A people called the Carduchoi are mentioned in Xenophon's Anabasis. They inhabited the mountains north of the Tigris in 401 BC, living in well-provisioned villages. They were enemies to the king (of Persia), as were the Greek mercenaries with Xenophon, but their response to thousands of armed and desperate strangers was hostile. They had no heavy troops who could face the battle-hardened hoplites, but they used longbows and slings effectively, and for the Greeks the "seven days spent in traversing the country of the Carduchians had been one long continuous battle, which had cost them more suffering than the whole of their troubles at the hands of the king and Tissaphernes put together."[11]

They have been also mentioned as Gordi by Hecataeus of Miletus ca 520 BC.

Corduene in Jewish Sources

Targum, a Jewish source of Talmudic period, consistently understands Ararat to be located in Gorduene and not in Armenia.[12] This region is usually identified with the landing site in Deluge mythology. According to Aggadah, Noah landed in Korduene in Armenia. Berossus was also of the opinion that Xisthros landed with his ship in Korduene.[13] Josephus cited the evidence of Berossus as proof that the Flood was not a myth and also mentioned that the remains of the Ark were still visible in the district of Carron, persumably identical with Korduene.[14] In Nashim, the third order of Talmud, Rav Nahman bar Jacob has allowed proselytization of Kurds from Corduene.[15] This points to the existence of Jewish converts among the population of Corduene in the early 4th century.

Corduene in Roman Sources

Castle of Pinaca (or Finik), northwest of Cizre

According to the Roman historian Strabo, the region of Gorduene (Γορδυηνῆ, or Γoρδυαῖα ὄρη, "Gordyaean Mts") referred to the mountains between Diyarbakır and Muş.[16][17] He recorded its main cities as Sareisa, Satalca and Pinaca (northwest of Bezabde), and considered its inhabitants (Gordyaeans) as descendants of the ancient Carduchians. According to him, the inhabitants had an exceptional repute as master-builders and as experts in the construction of siege engines and for this reason Tigranes used them in such work; he also notices the country for its naphtha resources.[18] Ammianus Marcellinus visited this region while on a diplomatic visit to the satrap of Corduene.[19] Eretrians who were exiled and deported by the Persians to Mesopotamia, were said to have taken up their dwelling in the region of Gordyene.[20]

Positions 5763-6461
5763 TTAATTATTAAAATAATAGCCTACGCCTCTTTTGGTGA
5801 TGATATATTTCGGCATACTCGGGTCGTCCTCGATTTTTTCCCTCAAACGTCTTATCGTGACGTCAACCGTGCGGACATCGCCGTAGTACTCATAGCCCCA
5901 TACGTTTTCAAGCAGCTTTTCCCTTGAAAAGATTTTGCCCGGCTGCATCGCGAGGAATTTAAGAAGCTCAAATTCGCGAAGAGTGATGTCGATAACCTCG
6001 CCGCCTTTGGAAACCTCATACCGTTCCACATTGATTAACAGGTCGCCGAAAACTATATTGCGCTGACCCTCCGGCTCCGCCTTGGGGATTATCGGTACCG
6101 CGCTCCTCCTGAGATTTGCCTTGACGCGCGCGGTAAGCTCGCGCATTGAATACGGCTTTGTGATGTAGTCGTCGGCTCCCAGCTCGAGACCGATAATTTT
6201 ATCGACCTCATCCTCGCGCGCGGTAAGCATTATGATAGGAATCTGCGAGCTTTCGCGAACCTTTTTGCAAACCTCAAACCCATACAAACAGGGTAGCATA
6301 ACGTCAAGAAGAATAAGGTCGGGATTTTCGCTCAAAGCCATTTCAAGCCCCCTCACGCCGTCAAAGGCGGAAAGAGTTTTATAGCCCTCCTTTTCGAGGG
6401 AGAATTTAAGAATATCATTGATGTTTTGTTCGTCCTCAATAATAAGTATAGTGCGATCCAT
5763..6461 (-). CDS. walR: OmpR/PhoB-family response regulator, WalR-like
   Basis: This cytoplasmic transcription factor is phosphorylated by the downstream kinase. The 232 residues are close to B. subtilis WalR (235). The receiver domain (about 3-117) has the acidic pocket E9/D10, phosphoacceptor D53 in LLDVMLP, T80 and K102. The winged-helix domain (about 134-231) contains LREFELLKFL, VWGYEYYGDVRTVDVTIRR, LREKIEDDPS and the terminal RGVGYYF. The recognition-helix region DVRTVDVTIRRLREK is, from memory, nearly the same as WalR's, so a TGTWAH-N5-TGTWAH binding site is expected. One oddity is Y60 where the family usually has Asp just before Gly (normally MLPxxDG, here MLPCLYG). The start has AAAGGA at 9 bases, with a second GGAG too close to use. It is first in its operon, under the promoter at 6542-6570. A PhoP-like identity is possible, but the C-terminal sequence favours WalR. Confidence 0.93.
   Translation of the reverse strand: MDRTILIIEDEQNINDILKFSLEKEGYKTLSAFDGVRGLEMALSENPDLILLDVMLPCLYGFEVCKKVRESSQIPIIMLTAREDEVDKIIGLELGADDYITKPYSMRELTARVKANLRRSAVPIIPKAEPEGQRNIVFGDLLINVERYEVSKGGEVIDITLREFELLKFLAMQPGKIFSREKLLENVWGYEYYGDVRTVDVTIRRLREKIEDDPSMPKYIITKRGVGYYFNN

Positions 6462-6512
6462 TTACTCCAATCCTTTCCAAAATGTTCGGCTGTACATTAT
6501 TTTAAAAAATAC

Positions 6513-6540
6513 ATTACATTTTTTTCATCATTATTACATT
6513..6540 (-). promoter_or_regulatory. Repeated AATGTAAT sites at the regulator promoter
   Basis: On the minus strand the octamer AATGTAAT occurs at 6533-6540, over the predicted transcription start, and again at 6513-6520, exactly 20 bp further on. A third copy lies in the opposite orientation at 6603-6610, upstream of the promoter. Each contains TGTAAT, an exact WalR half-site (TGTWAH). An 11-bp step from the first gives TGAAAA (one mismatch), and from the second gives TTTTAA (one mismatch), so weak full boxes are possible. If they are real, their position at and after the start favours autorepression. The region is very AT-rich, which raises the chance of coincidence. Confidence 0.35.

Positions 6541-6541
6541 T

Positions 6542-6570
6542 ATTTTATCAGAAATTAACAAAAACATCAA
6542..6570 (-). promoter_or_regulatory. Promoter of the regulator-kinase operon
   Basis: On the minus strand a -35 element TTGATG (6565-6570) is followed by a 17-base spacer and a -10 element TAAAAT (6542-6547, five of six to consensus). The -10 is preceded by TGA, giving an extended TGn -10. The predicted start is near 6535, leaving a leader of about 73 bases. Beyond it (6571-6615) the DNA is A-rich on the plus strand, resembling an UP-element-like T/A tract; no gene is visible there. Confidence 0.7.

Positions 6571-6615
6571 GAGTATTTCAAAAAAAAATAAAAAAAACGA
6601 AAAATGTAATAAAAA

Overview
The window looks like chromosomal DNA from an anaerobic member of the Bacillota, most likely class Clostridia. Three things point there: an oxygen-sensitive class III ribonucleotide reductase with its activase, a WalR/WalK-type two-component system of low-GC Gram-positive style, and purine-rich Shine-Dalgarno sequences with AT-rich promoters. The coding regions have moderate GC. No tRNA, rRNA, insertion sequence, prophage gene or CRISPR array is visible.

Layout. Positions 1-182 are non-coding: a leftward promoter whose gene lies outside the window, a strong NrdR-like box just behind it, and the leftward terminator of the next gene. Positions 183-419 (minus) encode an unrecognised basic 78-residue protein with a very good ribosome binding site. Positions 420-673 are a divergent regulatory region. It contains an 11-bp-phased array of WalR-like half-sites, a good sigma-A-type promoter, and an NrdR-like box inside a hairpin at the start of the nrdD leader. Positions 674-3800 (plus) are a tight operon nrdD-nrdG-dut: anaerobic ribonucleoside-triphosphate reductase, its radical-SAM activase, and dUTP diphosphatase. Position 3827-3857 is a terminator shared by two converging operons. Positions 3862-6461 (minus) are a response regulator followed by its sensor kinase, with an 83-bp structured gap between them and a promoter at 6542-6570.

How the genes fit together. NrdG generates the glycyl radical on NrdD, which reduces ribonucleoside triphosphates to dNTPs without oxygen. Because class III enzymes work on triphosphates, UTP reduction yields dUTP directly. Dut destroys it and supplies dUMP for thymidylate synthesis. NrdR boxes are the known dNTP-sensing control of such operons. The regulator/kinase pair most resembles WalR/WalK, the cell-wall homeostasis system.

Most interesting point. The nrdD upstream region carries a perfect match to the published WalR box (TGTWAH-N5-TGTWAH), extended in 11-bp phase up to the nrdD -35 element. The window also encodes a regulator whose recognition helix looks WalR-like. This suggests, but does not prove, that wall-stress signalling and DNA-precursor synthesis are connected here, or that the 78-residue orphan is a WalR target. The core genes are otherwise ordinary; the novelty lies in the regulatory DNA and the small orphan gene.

According to Strabo the Gordyaeans received their name from Gordys son of Triptolemus, who assisted in searching after Io, and then settled in Gordyaea district of Phrygia.[21]

Pompey and Corduene

Castle of Pinaca (or Finik), northwest of Cizre

Both Phraates III and Tigranes the Great laid claim to this province. However, it was conquered by the Roman troops under Pompey. The local population (called Gordyeni) did not defend the Armenian rule since according to Plutarch, Tigranes had demolished their native cities and had forced them into exile in Tigranocerta.[22] In 69 BC, Zarbienus, the king of Corduene, was secretly planning for a revolt against Tigranes. He was negotiating with Appius Claudius for Roman help. However the plan was revealed and he was killed by Tigranes. After this, Lucullus raised a monument to Zarbienus and then he took over the region of Corduene.[23] He took part in the funeral of Zarbienus, offered royal robes, gold and the spoils (taken from Tigranes), and called him his companion and confederate of the Romans.[24]